rest to you, and to you, too, Gimli."
"And to you and your family," the dwarf replied absently, his eyes still
on the elf.
Eomer and Aragorn exchanged concerned looks, but realizing they could
do nothing, they left the dwarf to his own devices. The sun rose further
into the sky and most of the host sought such beds as could be contrived,
but still Legolas looked to the sea. And Gimli continued to watch his friend
until he felt the grasping hand of sleep creeping over his mind. He struggled
against its grip, but he realized he could not hold out for long against
such a relentless foe. With this bitter knowledge directing his actions,
the dwarf moved to lie down behind the silent, motionless elf, hoping that
maybe his presence would help to anchor the prince in Middle Earth. If
Legolas noticed him, he gave no sign, and Gimli knew he could do nothing
"I don’t think you can hear me, Legolas," he whispered as he closed
his eyes and abandoned reality for dreams, "but I must tell you this. Remember
that you are wanted and needed here in Middle Earth. I would not have you
leave me, nor would Aragorn have you leave us. There is still much to be
done and much to see, and there is no one else I would rather have by my
side. No one! Not even another dwarf!" And having said this, Gimli gave
in to the onslaught of sleep. His breathing became deep and steady, and
the cares of the day—or in this case the night—were banished to dark, forgetful
But had Gimli managed to stay awake a moment longer, he might have been
comforted, for after a few minutes, a bright elven gaze turned his direction.
Considering the dwarf who now lay sleeping, the owner of that gaze shook
his head wearily. This friendship worked both ways, and there was no one
else, including other elves, that Legolas would rather have beside him
on journeys or merely joining him for dinner and a bit of friendly banter.
And their friendship ran deep enough that it overcame the ever-present
longing for the sea. Well, for now anyway.
"U-gwannathan ir deridh," the elf sighed, speaking softly in
his own tongue. "Dan i aer cad enni ui, meldirn. I aer cad enni
* * * *
When sunset came again, Aragorn roused all who slept. Gimli rose reluctantly,
aware of a stiffness in his joints from the rigorous riding of the previous
night. Legolas had not slept nor did he seem in any way affected by it
or by the long hours they had already put into the trail. And for the dwarf’s
sake, this evening he even refrained from speaking of the sea, though it
was obvious that the sea was continually on his mind. Still, Gimli appreciated
the elf’s effort on his behalf and took heart that Legolas had not wholly
forgotten his comrades.
"Did you enjoy your rest?" the elf asked as Gimli rubbed sleep from
More than you enjoyed yours, I daresay, the dwarf thought. "I
would have enjoyed it more if I could have had a few additional hours in
which to sleep," he said aloud, hoping to lure Legolas into friendly banter.
Legolas smiled, touched by the gesture. He was well aware of what the
dwarf was attempting to do, and though he did not feel up to it, he decided
to humor Gimli for the moment. "Is that why dwarves are able to endure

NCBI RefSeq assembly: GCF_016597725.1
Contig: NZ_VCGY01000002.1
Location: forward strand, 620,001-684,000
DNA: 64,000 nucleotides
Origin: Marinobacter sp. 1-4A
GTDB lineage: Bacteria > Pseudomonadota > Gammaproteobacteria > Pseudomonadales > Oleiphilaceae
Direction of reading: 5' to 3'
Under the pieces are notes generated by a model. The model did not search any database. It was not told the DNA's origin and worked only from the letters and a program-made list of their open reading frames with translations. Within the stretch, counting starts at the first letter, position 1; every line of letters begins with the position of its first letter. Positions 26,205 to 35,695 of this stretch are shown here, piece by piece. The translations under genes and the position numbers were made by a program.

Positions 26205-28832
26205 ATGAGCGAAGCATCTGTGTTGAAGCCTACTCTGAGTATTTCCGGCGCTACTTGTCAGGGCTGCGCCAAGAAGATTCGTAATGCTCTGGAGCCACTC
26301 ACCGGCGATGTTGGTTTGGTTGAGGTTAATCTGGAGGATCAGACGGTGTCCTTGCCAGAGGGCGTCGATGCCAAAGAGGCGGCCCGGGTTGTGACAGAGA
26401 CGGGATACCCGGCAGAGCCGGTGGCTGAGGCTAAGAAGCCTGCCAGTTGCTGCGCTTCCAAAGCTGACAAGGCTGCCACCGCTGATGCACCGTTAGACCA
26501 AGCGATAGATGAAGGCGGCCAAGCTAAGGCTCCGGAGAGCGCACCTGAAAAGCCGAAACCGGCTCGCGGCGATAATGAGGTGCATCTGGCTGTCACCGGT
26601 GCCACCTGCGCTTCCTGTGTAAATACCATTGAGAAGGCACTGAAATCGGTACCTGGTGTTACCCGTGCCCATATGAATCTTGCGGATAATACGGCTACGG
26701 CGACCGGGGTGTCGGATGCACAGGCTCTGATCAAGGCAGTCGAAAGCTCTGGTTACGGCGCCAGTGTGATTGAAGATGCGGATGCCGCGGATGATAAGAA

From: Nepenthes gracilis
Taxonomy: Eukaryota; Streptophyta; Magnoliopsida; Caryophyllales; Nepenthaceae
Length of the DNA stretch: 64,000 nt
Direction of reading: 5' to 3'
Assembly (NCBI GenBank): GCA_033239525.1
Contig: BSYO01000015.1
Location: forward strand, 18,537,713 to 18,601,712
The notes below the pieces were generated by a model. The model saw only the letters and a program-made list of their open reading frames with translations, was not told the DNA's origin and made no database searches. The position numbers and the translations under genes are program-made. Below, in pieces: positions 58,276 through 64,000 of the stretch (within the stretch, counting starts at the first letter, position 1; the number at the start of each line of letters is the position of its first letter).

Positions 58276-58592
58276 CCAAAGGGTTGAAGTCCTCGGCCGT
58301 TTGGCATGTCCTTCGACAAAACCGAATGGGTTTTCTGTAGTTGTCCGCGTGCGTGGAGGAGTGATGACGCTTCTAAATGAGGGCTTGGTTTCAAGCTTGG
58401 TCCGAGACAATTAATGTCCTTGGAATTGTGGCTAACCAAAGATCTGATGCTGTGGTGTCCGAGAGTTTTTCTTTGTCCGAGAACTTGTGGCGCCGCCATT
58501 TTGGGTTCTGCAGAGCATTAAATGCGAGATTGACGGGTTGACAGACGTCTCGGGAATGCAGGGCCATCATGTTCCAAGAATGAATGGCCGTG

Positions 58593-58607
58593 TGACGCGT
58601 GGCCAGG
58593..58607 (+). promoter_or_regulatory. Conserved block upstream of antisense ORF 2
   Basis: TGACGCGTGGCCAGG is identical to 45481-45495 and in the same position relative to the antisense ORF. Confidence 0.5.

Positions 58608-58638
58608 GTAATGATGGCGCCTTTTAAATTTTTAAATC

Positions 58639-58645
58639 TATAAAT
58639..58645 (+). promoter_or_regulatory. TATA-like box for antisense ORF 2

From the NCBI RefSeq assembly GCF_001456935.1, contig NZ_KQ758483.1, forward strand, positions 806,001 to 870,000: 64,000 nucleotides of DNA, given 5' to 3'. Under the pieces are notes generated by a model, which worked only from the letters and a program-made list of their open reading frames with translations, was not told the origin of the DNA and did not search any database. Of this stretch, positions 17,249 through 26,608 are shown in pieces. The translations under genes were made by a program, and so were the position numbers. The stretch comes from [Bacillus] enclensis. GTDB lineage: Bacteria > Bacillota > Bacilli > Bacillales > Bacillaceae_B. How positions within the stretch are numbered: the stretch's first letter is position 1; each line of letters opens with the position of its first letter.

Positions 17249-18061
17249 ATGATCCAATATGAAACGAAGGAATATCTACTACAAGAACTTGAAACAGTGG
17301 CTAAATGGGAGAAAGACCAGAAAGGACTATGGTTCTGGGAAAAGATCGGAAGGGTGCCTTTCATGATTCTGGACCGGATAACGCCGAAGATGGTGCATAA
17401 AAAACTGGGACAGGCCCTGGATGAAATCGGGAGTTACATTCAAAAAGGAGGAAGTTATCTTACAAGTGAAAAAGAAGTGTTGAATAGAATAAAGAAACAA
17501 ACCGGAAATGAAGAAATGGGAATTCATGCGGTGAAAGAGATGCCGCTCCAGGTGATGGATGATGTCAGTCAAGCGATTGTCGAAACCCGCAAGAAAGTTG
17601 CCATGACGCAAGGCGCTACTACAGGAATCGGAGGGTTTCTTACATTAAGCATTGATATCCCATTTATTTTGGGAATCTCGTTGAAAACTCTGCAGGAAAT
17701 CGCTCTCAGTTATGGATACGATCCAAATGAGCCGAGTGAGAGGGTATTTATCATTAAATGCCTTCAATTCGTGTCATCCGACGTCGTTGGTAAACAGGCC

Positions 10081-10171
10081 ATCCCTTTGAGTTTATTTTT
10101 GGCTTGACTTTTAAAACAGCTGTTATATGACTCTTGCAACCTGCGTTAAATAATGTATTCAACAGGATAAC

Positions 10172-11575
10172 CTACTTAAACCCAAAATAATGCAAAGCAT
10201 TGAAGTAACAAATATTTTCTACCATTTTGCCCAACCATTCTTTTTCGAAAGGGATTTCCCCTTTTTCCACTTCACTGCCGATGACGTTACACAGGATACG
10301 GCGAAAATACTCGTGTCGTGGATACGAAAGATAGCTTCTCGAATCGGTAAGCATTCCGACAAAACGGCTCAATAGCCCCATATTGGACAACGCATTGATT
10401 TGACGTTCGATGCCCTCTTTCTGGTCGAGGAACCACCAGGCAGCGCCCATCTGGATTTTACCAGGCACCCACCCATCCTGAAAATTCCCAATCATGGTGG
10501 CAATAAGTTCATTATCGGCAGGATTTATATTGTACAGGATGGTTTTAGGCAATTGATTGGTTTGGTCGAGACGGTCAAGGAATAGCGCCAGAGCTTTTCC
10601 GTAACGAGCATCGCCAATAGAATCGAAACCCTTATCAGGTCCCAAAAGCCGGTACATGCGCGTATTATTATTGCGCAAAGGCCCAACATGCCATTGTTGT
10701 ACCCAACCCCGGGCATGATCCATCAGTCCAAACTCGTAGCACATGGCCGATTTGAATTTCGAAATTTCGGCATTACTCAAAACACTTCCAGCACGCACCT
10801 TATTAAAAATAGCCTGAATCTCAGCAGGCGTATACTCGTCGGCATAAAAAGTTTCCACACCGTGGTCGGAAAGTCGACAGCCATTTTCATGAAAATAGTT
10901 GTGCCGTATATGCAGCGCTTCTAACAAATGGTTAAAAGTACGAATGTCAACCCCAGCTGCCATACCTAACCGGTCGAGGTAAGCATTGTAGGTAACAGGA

the depths of their caves? Have they nothing to do but sleep?"
Gimli could easily see that Legolas’s heart was not in the jest, but
he took it as a hopeful sign that the elf was even willing to make an attempt.
"It seems to me that sleep is more useful than the endless songs you weave
about the trees and the stars," he retorted, watching the elf’s face closely.
"Perhaps." Legolas looked away, unconsciously turning his gaze south
toward the sea. "I will go and seek Faensul. Doubtless Aragorn will wish
to continue the journey soon." And with that, the elf walked away, his
normally light feet dragging slightly.
Gimli’s spirits fell as Legolas abandoned the game and the dwarf to
search for the horse. With a frustrated sigh, he turned away and stalked
toward Aragorn who stood watching the preparations of the others in the
"What troubles you, Gimli?" the king asked, though he felt he already
knew the answer.
"It will grow worse as we go south, won’t it?" the dwarf asked.
"Most likely. Where is he?"
"He has gone to find Faensul. He will return shortly."
Aragorn nodded, glancing at the preparations of his men once more before
turning his full attention back to the dwarf. "It bothers you, doesn’t
it? It is a thing you cannot understand and are powerless to alter. And
someday it may take him from us. And when that day comes, there is nothing
that can be done to stop the forces at work in his heart."
"What drives him?" Gimli demanded. "What drives that elf to long for
the sea? Is not Ithilien fair enough for him? Does he not have enough of
his kindred for company? Is our friendship so barren that he must seek
"I think, Gimli, that our friendship, and perhaps yours specifically,
is one of the few things holding him here," Aragorn said gently. "I am
surprised he has not already left, and he must value his mortal friends
greatly. I have seen the longing for the sea in other Sindarin elves, and
it is a grievous hurt to them until they surrender to its commands. He
may not show it, but the sea is always in his heart. And when that sea
is within reach, he can no longer hide the desire from those around him."
"Your words bring me no comfort," Gimli sighed. "I would that he had
never heard the gulls as we rode to save Gondor. The Paths of the Dead
they are still called, but other names I could give them now. Pain and
sundering come to mind."
"What is done cannot be undone," Aragorn said. "Would you that we had
never taken that road and so left Gondor to be burned?"
"No. Yes. Perhaps. In truth, I cannot say. I know only that my friend
suffers greatly and that no act of mine can aid him. Nor can I help him